JPMorgan Chase – Stocks Trade Mixed with Technology Shares
U.S. stocks on Tuesday closed mixed, paring previous gains as technology firms slowed down.
The Dow only gained 45 points, or 0.1 per cent, after hitting session highs. The S&P 500 finished slightly below the flat line, just like Nasdaq. Treasury rates increased throughout the curve, with the benchmark 10-year yield hovering around 1.6 per cent. Brent and US crude oil prices rose as OPEC + predicted that oil stocks will continue to decline as the post-pandemic recovery progresses later this year.
Over the last few weeks, top stocks and shares ISA investments are temporarily under the microscope following fears about rapidly rising prices for consumer and producer goods during the economic recovery to rest, especially after Federal Reserve officials reassured market participants that they did not see inflationary pressures warranting a change in monetary policy in the near term. Nonetheless, inflation hedges such as precious metals outperformed the market in May, indicating a fear of increasing costs. Silver was the best-performing non-currency asset monitored by Deutsche Bank, with an 8.1 percent gain, followed by gold with a 7.9 percent gain, the bank’s analysts stated in a report Tuesday.
Inflation expectations are on Wall Street’s mind ahead of the government’s report on Thursday, which is expected to reveal consumer price inflation climbed to 4.6 per cent year over year in May, according to an Econoday consensus estimate. This would be a faster rate than April’s 4.2 per cent reading, which was the highest since 2008.
To foster economic development, the Federal Reserve has stated that it will withstand higher inflation. However, minutes from the central bank’s most recent meeting show policymakers are ready to start talking about cutting stimulus, prompting investors to question when the Fed would start raising interest rates in the face of strong inflation.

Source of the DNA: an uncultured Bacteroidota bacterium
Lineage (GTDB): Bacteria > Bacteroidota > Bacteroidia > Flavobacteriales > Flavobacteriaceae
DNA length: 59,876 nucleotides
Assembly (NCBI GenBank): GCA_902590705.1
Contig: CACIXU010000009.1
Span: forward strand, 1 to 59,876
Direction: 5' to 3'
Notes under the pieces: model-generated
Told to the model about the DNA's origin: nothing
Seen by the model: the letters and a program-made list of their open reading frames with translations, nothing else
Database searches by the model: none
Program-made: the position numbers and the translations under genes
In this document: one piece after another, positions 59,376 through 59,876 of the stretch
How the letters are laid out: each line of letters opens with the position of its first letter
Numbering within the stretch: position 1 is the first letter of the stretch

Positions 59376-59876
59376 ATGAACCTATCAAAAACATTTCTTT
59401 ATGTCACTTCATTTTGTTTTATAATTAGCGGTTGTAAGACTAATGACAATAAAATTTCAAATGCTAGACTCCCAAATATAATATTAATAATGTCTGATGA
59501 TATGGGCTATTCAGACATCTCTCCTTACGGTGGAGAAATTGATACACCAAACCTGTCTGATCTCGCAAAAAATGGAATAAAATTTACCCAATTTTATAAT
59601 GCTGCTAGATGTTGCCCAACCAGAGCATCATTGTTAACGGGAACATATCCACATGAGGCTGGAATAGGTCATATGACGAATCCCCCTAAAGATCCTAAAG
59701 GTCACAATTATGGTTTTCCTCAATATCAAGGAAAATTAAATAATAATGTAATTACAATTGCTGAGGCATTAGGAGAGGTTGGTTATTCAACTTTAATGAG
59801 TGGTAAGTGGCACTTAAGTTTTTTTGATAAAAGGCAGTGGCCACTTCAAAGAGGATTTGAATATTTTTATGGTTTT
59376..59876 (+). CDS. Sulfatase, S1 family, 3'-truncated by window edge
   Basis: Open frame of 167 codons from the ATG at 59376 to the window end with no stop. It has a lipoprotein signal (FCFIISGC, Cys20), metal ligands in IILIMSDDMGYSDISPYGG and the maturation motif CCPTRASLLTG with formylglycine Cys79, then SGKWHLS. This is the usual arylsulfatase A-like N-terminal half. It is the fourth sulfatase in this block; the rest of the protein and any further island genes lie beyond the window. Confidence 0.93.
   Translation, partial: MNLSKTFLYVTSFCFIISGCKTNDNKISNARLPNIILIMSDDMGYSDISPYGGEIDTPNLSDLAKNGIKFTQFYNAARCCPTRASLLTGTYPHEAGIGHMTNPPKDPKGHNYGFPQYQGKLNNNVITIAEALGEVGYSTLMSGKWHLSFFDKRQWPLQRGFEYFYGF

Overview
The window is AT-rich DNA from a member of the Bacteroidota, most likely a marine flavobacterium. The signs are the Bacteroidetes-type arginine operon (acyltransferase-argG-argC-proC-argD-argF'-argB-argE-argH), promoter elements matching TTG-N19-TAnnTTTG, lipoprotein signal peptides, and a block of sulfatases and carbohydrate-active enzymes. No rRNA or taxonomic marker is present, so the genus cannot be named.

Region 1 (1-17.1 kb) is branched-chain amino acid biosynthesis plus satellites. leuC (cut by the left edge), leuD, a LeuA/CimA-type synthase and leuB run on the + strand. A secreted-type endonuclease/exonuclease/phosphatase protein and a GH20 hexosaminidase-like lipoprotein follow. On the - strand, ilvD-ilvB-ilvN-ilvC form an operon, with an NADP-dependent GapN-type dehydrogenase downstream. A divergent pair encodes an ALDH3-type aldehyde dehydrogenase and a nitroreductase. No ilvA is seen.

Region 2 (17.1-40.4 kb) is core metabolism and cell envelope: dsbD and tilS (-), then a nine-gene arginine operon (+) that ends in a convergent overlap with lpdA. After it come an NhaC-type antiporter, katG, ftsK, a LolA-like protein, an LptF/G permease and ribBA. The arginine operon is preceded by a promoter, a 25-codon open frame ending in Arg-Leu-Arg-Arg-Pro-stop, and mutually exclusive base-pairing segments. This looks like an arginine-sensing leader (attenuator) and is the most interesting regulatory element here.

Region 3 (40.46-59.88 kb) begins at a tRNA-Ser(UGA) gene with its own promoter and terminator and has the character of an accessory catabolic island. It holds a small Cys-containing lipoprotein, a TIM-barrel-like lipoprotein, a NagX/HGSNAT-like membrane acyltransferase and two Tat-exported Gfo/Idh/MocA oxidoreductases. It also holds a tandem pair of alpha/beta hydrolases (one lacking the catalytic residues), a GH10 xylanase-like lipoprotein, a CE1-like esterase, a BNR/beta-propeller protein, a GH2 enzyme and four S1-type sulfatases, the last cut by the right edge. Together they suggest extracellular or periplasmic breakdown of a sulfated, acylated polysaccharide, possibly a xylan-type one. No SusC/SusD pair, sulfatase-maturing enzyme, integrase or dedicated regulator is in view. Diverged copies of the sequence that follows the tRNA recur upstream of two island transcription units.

Meanwhile, investors will be watching to see how US lawmakers respond to Treasury Secretary Janet Yellen’s worldwide tax arrangement. Officials from the Group of Seven leading countries agreed on Saturday to establish a 15% corporate minimum tax. Republican politicians and business groups are expected to oppose the agreement.
Gold lost 0.3 per cent to $1,885.63 per ounce in the markets. US Treasury rates have risen, with the 10-year yield reaching 1.57 per cent.
The price of oil has dropped. West Texas Intermediate crude fell 0.3 per cent to $69.40 a barrel, a loss of 0.3 per cent. Brent crude, the global benchmark for oil, fell 0.3 percent to $71.65 a barrel.
The Nasdaq is falling as tech stocks plummet
On Tuesday, stocks reversed direction and traded largely down, with highly weighted technology stocks driving down both the S&P 500 and the Nasdaq. The S&P 500 remained close to flat, while the Nasdaq fell 0.2 per cent.
In the S&P 500, the cyclical energy, materials, and financials sectors outperformed, while health care, utilities, and information technology underperformed. Dow outperformers were Chevron, Goldman Sachs, and American Express, while Johnson & Johnson and Salesforce trailed.
Seven of the S&P 500’s core 11 industry groupings rose, with health-care companies leading the way. Large banks including JPMorgan Chase & Co., Bank of America Corp., and Wells Fargo & Co. were among the worst-hit laggards in the wider index, as were financial stocks. The Nasdaq 100 gained the most thanks to Amazon.com Inc., Microsoft Corp., and Tesla Inc. Financial stocks like Goldman Sachs Group Inc. and American Express Co. weighed on the Dow Jones Industrial Average, which closed the day barely changed.